2 March 2022

Canberra professor named Australian university teacher of the year

| James Coleman
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Katerina Teaiwa

Associate Professor Katerina Teaiwa. Photo: ANU.

Katerina Teaiwa was born and raised in Fiji before moving to the University of California for her undergraduate degree. Her sister was already studying there so it seemed a straightforward path to follow. But it was here she spotted the gaping chasm between the West’s understanding of the Pacific islands and the reality of life in the Pacific islands and knew what she had to do.

Fast forward to today and Katerina, now a professor, has been named the 2021 Australian University Teacher of the Year for her visionary approach to teaching and mentoring students in Pacific studies at the Australian National University (ANU).

Awarded by Universities Australia, the accolade celebrates the work of some of the nation’s best university educators. Katerina has taught Pacific studies for more than 20 years at the ANU College of Asia and the Pacific.

“Even if they have neighbours or friends or schoolmates who are from the Pacific, most people in Australia seem to think, ‘Oh, that’s where all those rugby players come from’,” she says.

ANU College of Asia and the Pacific

The ANU College of Asia and the Pacific. Photo: ANU.

“They certainly don’t know that there are thousands of islands, 25 nations, states and territories, almost nine million people in Papua New Guinea alone and that the Pacific is one-third of the whole planet. It’s actually huge.

“That’s how I became passionate about teaching others [about the Pacific], because I think that, other than going for a holiday or hearing the government announce its aid and development budget or people in the media talking about some disaster somewhere, people don’t really engage with or understand the Pacific.”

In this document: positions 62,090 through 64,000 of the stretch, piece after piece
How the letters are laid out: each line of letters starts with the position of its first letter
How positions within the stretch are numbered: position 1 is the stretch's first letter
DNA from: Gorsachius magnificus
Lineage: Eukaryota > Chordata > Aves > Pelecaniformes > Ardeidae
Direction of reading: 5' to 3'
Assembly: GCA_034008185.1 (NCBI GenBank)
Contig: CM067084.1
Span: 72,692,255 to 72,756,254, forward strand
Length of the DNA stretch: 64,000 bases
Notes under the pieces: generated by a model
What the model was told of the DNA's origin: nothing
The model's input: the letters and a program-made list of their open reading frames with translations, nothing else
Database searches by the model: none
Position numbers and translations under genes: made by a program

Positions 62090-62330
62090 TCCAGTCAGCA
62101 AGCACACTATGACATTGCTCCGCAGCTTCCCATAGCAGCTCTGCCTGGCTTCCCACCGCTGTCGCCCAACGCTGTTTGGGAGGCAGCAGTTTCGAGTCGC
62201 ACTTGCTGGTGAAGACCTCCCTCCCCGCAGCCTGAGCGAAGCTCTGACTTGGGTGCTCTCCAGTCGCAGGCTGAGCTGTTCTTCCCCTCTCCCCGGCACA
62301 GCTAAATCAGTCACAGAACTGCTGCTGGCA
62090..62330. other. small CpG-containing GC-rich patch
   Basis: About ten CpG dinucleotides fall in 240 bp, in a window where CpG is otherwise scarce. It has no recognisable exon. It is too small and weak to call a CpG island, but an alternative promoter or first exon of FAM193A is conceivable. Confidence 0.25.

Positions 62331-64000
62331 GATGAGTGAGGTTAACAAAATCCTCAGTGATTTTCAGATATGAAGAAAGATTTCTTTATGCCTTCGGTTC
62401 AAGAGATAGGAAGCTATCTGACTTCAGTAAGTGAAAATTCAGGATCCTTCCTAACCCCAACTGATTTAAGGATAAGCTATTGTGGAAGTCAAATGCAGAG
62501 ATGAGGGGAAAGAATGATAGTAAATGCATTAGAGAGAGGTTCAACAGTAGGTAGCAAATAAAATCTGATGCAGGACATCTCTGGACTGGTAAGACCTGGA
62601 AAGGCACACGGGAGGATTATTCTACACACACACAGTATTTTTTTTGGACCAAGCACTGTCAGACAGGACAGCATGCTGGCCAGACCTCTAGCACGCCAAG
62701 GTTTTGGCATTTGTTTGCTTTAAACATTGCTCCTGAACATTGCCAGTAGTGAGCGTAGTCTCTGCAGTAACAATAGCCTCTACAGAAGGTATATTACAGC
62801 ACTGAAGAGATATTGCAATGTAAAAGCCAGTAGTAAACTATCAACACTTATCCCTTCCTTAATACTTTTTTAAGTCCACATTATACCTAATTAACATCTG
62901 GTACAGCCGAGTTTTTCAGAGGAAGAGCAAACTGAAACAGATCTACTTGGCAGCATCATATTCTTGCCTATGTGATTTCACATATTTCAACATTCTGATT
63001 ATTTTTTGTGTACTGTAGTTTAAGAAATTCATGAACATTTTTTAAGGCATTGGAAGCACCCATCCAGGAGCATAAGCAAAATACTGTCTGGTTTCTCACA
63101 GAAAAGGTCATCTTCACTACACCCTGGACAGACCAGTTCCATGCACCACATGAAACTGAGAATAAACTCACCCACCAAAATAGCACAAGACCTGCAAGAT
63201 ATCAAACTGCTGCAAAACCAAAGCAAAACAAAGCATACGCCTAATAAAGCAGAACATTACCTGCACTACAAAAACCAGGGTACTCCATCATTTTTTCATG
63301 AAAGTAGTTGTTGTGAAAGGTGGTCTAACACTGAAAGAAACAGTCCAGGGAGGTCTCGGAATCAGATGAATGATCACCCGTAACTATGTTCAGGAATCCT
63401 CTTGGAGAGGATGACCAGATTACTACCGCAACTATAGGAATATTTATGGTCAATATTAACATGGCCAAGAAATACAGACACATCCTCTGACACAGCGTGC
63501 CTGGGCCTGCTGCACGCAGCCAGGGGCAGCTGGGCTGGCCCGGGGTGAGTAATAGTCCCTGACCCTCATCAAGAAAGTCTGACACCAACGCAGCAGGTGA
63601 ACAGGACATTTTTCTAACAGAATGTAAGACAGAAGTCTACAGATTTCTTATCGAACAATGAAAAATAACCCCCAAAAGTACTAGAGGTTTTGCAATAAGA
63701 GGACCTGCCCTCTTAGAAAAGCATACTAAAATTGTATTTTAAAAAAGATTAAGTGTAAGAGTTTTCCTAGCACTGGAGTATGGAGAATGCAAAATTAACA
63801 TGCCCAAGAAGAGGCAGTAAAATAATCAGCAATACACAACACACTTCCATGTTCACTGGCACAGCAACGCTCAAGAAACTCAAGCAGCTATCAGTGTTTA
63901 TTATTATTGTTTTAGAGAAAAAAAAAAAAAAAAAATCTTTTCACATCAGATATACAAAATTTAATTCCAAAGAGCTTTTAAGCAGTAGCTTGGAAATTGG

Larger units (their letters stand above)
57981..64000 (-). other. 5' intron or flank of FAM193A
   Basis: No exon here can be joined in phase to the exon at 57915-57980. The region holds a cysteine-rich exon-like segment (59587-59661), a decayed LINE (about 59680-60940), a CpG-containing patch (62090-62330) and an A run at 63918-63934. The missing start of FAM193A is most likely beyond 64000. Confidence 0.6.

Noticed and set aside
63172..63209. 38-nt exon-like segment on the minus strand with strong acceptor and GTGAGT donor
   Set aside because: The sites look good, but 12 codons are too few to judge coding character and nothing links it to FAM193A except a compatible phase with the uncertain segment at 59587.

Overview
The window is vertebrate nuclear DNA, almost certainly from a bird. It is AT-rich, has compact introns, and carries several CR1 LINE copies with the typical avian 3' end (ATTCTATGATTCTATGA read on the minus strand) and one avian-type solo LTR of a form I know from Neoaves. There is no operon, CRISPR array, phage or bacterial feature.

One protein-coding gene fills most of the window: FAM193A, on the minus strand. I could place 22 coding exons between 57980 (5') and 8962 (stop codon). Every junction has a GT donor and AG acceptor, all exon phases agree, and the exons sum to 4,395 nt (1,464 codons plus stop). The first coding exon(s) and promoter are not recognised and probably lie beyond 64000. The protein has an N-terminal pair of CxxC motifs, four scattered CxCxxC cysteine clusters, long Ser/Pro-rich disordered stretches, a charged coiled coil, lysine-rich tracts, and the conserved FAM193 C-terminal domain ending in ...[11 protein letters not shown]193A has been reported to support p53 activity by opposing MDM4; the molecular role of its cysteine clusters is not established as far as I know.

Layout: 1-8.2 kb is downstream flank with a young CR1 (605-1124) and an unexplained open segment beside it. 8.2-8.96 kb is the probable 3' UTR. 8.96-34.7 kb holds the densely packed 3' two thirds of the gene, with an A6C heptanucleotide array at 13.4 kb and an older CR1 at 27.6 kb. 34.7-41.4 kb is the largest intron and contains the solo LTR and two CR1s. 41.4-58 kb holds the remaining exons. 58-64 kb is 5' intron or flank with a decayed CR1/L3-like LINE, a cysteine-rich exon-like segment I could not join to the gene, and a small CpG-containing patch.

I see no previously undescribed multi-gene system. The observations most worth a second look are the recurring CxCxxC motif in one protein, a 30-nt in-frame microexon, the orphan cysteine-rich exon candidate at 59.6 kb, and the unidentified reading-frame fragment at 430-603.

Teaiwa is of Banaban, I-Kiribati and African-American heritage and is the first Indigenous female from the Pacific to become a professor at ANU.

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With a background in dance and visual arts, her teaching methods have been described as creative, unique and meaningful and include experiences such as embarking on a metaphorical voyage in a canoe to gain a sense of the Pacific’s vast and diverse cultural dimensions.

“I’m a very visual person, so I don’t know if I’ve ever written notes for a class and I’ve been teaching for 20 years,” she says.

“I get my students to stand up and move around. In one of my classes, I teach them a very specific dance from the Pacific and they have to sing the lyrics as well.

“A lot of people travel into the Pacific with the quite stereotypical ideas of paradise and dancing natives. They go to watch Pacific people dance. It’s part of the whole tourism industry. But I expect Australians to not just stare at it from the outside, but join in and understand the movements. This deepens your ability to have connection and empathy with the Pacific.”


How the Pacific appears in our dreams. Photo: Jeremy Bezanger.

However, Katerina says while the metaphoric canoes and embodied teaching are highly compelling for students, nothing beats travelling to the Pacific.

“We continually partner with universities, colleges, arts councils, non-governmental or intergovernmental organisations and communities in the Pacific and provide opportunities for students to represent the best of Australia while listening to and learning from Pacific peoples.”

Katerina says the deep and practical knowledge of the Pacific gives students an edge when it comes time for a job interview.

“It can be quite hard to distinguish people who come from the dominant disciplines,” she says. “But if you do Pacific studies, you are quite valuable to a lot of different government programs, departments, international organisations and regional organisations.”

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She says she was surprised, but thrilled to receive an award that recognises her teaching contribution at ANU.

“I think the assessors found the benefits of Pacific studies really convincing, relevant and apt, especially for Australia right now, when there’s a whole seasonal worker program out there to solve labour shortages, built on using workers from the Pacific,” she says.

Katerina’s vision is to see Pacific studies taught at every level of education from primary school right through.

“I urge people to actually value the kinds of knowledge and history that Pacific people already have and not treat them as people in deficit who are grateful to get a job anywhere.”

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